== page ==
Posted in Homeschooling, Our Adventures, Subject English, Writing & Penmanship

Comparing Classical and Charlotte Mason Approaches to Writing

One of the frustrations I have with homeschooling is that everyone has a different idea of what should be taught when.  This can lead to confusion when trying to plan which resources to use with which child.

Since I tend to take an eclectic approach to our curriculum, I often check both classical and charlotte mason websites for ideas. One subject I am always looking for ideas on is writing because it has been the most difficult subject for my older children to master.  Watching them struggle in this area often causes me to wonder if I’m asking too much or too little for their ages and abilities.  Seeing what other curricula recommend gives me helpful guidance in this area.

Here is a comparison of Ambleside Online, Classical Christian Homeschooling, and Trivium Pursuit‘s approaches to writing, which I have found helpful:

Screenshot (24)As you can see, the programs are very similar, although they differ more in the higher grades.  Here is my attempted synthesis of the three programs:

Screenshot (11)

This gives me some guidance of what to expect when.  At present, I am using two writing curricula to help me teach my children, but having a chart to compare their progress against helps me see whether or not we are meeting our goals.  Given my experience with my oldest two children, I am not quite brave enough to try to teach writing without a curriculum to guide me, but maybe in the future I will be confident enough to do so!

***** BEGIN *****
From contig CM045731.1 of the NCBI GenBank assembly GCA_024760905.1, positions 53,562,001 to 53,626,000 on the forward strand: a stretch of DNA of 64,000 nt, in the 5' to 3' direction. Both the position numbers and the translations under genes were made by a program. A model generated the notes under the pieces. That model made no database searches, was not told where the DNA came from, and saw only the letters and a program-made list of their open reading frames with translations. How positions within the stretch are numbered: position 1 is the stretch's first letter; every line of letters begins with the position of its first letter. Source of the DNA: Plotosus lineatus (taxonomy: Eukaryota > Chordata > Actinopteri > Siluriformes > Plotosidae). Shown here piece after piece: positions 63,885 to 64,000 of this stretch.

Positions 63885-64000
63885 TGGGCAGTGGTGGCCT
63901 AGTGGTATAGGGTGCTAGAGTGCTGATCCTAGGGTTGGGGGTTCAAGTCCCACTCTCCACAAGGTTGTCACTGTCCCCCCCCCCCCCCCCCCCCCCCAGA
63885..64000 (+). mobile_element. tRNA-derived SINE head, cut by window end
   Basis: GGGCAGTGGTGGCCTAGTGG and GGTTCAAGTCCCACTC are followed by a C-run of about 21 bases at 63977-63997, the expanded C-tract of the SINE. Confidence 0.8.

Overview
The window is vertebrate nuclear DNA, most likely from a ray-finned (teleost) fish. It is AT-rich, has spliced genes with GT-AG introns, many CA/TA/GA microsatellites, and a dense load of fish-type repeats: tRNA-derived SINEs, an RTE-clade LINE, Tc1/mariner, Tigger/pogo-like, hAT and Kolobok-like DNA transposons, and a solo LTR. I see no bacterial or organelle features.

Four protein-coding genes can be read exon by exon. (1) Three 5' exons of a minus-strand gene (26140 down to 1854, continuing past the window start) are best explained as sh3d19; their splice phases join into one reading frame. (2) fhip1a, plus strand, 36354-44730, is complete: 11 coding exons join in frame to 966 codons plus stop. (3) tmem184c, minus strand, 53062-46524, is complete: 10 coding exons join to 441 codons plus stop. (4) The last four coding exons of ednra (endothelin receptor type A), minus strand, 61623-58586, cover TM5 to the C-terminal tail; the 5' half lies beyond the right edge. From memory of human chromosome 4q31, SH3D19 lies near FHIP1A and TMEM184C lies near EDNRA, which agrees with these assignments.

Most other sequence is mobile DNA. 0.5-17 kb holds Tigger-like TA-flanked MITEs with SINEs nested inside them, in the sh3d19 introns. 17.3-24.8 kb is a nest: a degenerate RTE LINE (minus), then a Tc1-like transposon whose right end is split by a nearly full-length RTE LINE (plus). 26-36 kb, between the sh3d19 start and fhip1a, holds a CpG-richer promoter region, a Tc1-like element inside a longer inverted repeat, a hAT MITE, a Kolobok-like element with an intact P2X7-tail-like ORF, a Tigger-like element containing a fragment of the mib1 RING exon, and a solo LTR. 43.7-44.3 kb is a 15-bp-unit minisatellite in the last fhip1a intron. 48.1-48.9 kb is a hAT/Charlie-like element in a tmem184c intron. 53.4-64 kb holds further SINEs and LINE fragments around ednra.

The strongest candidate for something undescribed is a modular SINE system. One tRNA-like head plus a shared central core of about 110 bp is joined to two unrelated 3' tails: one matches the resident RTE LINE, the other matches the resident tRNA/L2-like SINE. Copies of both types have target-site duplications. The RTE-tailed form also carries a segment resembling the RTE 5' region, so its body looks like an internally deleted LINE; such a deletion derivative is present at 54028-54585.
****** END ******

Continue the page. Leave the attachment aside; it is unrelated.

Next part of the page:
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2 thoughts on “Comparing Classical and Charlotte Mason Approaches to Writing

  1. Wow, thanks for posting this chart! We use Tapestry of Grace, which includes a writing component. My 6th grader struggled through a research paper a couple of weeks ago (she had six weeks to work on it, step by step), until I cried uncle and realized she doesn’t have a great writing foundation yet to tackle a research paper. That’s mostly my fault for not emphasizing writing until now. But wow, these charts don’t expect much intensive writing until 10th grade. I am pretty relieved. 🙂 Recently I have been looking into the Institute for Excellence in Writing, wondering if I should scrap the Tapestry writing guidelines for a different curriculum. But now, I’m rethinking that. Hmmm, much food for thought. So, once again thank you! 🙂

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